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Perhaps the most common mistake in psychiatric diagnosis is ignoring that a substance problem may be causing the presenting symptoms. Patients who should be diagnosed with a substance-induced psychiatric disorder are all too often treated as if they suffer instead from a primary psychotic, dementing, mood, or anxiety disorder. This always leads to inefficiency, and sometimes, has quite disastrous consequences.
Substance-induced psychiatric symptoms rarely get much better if the patient continues to use the substance, and may get much (even dangerously) worse if the treatment instituted for the secondary psychiatric problem interacts negatively with the substance problem or promotes its continuation.
Combining clinical wisdom, skill, and knowledge may allow us to shift the trend toward increasing suicide rates and provide care that helps youths build lives they want to live.
This article provides a brief synopsis of the research regarding the use of psychotherapy to manage suicidal behavior, followed by several examples of strategies that such treatment employs.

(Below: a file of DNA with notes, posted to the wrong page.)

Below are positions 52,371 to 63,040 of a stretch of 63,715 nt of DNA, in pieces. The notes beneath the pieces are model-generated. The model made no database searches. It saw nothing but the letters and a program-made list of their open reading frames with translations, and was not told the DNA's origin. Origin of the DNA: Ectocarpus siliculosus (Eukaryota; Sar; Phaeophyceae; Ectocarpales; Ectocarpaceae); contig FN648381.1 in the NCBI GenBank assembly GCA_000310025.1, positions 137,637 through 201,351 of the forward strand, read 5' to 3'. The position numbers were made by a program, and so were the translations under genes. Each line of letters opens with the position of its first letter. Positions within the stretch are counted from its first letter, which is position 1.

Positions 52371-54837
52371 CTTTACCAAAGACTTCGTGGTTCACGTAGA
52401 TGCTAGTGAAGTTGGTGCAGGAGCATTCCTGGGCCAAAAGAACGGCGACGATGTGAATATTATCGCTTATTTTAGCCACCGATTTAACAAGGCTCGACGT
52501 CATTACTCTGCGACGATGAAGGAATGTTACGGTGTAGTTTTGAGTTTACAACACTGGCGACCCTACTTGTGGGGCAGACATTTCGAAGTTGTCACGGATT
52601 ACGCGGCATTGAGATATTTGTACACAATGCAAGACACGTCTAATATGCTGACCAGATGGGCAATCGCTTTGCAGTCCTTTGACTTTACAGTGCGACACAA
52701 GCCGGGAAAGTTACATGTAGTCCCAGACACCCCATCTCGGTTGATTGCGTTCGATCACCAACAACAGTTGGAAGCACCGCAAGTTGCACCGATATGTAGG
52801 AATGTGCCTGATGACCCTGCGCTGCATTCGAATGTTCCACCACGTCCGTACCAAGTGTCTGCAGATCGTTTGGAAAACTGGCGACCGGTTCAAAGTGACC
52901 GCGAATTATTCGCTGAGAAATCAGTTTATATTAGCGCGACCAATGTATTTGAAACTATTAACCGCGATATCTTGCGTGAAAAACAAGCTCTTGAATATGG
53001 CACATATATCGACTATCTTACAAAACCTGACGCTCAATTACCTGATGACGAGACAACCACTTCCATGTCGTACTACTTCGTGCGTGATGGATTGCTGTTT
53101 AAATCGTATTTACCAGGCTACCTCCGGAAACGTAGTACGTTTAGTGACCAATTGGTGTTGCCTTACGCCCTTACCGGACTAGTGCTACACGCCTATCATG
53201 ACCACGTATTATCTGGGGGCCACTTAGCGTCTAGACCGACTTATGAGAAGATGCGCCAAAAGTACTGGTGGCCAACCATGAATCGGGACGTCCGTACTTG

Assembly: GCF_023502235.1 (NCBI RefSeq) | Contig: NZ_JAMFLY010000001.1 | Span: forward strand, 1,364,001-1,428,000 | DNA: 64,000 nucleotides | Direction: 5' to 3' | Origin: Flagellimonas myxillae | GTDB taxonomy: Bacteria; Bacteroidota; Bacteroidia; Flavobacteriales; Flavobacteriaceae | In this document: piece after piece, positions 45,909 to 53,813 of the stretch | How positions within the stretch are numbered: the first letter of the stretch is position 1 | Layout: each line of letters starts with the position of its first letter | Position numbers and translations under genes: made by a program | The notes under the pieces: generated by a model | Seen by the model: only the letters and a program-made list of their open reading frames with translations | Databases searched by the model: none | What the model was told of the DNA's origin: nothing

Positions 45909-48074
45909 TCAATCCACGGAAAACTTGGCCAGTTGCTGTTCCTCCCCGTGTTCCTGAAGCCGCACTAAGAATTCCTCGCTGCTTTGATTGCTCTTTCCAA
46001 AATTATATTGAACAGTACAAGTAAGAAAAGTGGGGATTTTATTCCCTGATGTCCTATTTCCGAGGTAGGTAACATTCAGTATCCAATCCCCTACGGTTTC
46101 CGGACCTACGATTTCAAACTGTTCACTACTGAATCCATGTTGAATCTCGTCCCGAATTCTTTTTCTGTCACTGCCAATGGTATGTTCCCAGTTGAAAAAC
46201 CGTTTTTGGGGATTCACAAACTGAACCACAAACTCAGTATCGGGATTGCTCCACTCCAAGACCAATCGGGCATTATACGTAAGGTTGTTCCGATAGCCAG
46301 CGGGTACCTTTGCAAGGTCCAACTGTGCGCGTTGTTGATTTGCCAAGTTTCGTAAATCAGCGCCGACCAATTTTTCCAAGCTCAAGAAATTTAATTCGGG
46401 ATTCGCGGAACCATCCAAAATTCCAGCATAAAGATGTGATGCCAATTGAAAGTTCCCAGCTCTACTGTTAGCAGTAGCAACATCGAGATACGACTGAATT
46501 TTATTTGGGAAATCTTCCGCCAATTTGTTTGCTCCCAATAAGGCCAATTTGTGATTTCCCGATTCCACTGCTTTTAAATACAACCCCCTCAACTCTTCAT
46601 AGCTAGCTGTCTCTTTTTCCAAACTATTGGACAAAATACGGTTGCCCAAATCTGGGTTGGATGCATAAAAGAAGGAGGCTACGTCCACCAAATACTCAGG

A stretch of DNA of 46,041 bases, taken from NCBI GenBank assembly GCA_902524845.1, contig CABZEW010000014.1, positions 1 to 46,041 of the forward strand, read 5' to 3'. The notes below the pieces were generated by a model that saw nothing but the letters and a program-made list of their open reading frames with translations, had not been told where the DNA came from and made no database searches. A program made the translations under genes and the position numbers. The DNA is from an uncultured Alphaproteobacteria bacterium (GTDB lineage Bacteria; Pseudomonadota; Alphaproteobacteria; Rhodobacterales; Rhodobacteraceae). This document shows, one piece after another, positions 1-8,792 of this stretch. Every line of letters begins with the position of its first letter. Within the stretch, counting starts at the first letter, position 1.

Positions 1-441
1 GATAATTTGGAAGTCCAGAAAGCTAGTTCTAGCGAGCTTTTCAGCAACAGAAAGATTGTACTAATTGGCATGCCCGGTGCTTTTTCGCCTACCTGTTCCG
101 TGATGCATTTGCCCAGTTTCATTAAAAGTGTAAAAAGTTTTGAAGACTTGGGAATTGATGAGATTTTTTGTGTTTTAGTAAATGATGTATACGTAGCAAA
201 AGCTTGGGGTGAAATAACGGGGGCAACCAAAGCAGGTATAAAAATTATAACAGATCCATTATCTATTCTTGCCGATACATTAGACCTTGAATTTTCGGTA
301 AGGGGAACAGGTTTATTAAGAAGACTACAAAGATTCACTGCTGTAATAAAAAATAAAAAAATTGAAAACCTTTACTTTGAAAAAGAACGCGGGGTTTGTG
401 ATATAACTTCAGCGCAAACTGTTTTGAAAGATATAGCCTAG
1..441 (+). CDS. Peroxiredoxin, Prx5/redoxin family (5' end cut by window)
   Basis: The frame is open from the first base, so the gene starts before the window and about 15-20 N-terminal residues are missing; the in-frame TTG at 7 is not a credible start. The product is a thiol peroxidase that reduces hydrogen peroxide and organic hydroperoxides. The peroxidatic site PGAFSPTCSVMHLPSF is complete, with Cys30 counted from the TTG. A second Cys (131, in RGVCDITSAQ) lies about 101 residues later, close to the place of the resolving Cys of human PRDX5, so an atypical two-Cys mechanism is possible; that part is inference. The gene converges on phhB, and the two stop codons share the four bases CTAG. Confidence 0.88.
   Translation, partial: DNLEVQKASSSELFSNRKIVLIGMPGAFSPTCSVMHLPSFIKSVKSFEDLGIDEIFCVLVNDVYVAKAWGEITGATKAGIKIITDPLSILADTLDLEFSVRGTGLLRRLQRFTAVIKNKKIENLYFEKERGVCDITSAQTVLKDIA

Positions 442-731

NHS England today revealed how it plans to invest its share of the the £20 billion ’70th birthday present’ the health service was awarded last year by the government. Over the next decade investment in mental health will grow faster than support for physical health. Mental Health spending will nonetheless not grow much higher than 10 percent of the overall budget.
Even while attitudes are opening up about mental health and suicide prevention, the rate of suicide continues to rise in the United States.
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